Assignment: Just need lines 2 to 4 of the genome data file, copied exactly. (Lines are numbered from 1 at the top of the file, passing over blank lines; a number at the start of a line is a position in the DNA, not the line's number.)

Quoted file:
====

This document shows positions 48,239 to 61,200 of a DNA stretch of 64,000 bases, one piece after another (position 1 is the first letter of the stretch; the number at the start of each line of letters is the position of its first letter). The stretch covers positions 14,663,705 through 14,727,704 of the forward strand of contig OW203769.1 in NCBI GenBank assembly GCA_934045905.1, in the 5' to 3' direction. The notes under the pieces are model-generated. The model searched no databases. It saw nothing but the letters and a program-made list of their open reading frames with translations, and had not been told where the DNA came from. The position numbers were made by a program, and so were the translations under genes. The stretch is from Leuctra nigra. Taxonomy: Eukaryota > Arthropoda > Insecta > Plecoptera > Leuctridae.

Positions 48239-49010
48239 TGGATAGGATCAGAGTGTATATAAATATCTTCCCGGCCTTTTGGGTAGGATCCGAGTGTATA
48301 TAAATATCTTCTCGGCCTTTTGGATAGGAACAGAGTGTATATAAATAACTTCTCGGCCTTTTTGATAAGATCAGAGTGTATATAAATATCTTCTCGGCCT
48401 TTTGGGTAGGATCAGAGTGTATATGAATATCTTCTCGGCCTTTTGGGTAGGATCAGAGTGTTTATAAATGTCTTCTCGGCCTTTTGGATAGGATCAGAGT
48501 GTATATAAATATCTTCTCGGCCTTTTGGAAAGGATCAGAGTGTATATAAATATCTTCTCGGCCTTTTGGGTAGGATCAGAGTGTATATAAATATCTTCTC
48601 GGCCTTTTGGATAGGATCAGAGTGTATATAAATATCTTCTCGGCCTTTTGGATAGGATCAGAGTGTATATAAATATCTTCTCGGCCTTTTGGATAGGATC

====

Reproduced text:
Positions 48239-49010
48239 TGGATAGGATCAGAGTGTATATAAATATCTTCCCGGCCTTTTGGGTAGGATCCGAGTGTATA
48301 TAAATATCTTCTCGGCCTTTTGGATAGGAACAGAGTGTATATAAATAACTTCTCGGCCTTTTTGATAAGATCAGAGTGTATATAAATATCTTCTCGGCCT